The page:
Brains on Fire Book Revisited Part 4: Inspirational Leadership

Via @SarahKatQuest on twitter.

Via @SarahKatQuest on twitter.

Welcome to part four of the series revisiting the 10 lessons learned from my book…three years later. To catch up, read the overview, revisit the passion conversation post and revisit the first conversations post.

This time around we’re talking about inspirational leadership when it comes to advocate programs. And I’ll keep this one short and sweet, because not much has changed here. The premise from the book is that influencers are great, but given the choice, I’d choose passionate people first, because influence can be created, but passion can’t. In other words, I can’t get an influential person to care about my brand, but I can find people who are already passionate about my brand and create influence around them. I’ve written about it many times, like how we created influence around Jared and his love of his Chevy Camaro. Or how we should use influencers for the broadcast channels they are (top-down approach) while fostering relationships with passionate people to build  a groundswell (bottom-up approach) and meet in the middle.

So, yes, we need inspirational leadership for advocate programs. And in my experience, inspirational means relatable. It means accessible. It means someone I aspire to be like. Don’t get me wrong, you need to cultivate relationships with both the influential and the passionate (and when those two are found in one group/individual, even better). But when it comes to those who will be picking up the banner and leading the charge, passion trumps influence. Every. Single. Time.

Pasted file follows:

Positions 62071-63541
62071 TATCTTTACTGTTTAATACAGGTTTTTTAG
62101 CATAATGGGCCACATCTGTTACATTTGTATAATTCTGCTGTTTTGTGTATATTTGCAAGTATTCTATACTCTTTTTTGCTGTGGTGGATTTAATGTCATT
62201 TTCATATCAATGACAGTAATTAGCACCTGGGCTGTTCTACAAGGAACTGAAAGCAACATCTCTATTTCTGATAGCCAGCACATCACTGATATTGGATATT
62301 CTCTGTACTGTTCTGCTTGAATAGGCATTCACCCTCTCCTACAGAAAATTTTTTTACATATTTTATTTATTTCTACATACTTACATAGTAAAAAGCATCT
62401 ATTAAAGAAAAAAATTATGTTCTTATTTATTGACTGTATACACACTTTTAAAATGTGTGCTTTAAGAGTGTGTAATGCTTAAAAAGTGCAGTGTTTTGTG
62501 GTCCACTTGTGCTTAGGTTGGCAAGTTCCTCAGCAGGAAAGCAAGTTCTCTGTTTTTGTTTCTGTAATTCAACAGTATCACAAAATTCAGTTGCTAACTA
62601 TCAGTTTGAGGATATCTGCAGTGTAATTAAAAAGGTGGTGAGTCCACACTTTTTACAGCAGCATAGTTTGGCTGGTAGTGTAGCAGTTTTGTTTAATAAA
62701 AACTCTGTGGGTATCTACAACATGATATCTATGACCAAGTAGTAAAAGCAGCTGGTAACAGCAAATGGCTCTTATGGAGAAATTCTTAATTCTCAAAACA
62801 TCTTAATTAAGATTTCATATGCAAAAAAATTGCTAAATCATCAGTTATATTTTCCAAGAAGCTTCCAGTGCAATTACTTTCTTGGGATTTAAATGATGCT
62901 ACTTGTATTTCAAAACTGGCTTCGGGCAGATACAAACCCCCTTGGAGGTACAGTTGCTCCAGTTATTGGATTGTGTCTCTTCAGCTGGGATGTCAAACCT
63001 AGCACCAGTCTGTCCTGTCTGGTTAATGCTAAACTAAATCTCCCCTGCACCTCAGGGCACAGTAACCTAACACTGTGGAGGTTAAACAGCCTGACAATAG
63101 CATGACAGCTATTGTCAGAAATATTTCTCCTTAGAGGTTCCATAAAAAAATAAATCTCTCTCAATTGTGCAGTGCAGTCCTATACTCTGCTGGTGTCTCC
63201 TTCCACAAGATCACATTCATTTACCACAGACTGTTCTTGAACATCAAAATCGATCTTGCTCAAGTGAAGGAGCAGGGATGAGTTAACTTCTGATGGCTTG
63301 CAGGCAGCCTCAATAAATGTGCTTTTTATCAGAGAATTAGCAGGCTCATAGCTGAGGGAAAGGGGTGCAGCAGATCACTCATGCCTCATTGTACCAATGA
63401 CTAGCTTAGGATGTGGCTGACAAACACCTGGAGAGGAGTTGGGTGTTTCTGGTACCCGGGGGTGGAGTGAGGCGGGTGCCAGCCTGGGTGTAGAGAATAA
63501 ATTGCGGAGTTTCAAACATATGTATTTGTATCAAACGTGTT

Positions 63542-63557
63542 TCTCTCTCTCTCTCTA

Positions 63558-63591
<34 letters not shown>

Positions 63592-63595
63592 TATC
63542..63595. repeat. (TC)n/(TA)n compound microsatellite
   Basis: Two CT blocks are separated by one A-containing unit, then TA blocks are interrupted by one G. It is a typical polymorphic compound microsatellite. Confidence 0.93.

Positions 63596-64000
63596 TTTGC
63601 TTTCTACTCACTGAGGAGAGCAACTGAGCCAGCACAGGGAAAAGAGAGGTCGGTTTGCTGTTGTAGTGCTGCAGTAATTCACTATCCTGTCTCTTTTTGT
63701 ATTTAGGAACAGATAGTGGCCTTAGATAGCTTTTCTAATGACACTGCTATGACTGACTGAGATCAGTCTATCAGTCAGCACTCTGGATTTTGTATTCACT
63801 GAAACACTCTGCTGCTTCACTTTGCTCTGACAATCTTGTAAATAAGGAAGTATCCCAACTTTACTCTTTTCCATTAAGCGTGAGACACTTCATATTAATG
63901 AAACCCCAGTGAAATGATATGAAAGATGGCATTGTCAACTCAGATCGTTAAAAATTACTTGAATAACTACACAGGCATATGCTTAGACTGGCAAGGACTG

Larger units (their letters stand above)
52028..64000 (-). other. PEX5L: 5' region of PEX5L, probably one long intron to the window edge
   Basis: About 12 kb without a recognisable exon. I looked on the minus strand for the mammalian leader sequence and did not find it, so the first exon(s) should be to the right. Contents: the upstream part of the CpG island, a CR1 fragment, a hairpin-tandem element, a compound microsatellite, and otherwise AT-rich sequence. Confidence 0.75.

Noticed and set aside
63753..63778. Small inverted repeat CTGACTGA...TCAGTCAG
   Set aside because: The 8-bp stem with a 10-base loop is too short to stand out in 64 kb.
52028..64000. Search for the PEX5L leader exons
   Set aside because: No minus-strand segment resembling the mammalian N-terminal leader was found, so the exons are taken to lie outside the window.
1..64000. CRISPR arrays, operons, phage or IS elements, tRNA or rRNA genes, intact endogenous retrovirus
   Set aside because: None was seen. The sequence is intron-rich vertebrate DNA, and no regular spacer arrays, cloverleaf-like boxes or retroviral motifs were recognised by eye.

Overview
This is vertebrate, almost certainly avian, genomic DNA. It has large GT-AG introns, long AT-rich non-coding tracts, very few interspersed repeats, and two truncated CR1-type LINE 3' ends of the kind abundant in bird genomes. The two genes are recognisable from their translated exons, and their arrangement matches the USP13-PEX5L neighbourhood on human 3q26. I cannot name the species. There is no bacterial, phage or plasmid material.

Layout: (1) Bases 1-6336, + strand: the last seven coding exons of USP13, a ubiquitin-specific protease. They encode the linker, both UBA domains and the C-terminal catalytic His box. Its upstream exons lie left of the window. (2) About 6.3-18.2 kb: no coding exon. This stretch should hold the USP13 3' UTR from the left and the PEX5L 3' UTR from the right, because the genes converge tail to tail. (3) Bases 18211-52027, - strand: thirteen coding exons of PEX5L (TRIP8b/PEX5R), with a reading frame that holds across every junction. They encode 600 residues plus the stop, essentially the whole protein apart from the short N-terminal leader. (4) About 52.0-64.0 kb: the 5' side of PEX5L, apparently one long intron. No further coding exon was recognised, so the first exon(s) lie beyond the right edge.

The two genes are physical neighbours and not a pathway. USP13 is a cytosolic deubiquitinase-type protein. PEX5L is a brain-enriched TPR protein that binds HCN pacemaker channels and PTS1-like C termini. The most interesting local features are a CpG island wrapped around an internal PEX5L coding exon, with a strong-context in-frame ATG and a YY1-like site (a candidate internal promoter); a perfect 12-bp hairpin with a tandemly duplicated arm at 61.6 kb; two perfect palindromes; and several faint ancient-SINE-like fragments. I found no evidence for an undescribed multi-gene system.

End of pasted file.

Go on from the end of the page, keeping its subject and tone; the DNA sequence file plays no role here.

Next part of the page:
2 Comments

  • September 16, 2013

    Josh St. Aubin

    Great points Spike. Influence is different to everyone. My neighbor that has all the best gadgets on the block can influence which new TV I purchase, but we may never agree on his car advice. Passion on the other hand is contagious because, just like any good story, it evokes my own emotions to where I feel what he feels, igniting my passion to better understand what makes him such a huge advocate. But like you said, if you can match them both up, you have a powerful tool behind you.

  • September 16, 2013

    Spike Jones

    What a great way to put it, Josh. A great aspect of being a passionate customer is that others want to know why. A story is told and we witness WOM in action. Thanks for the comment…

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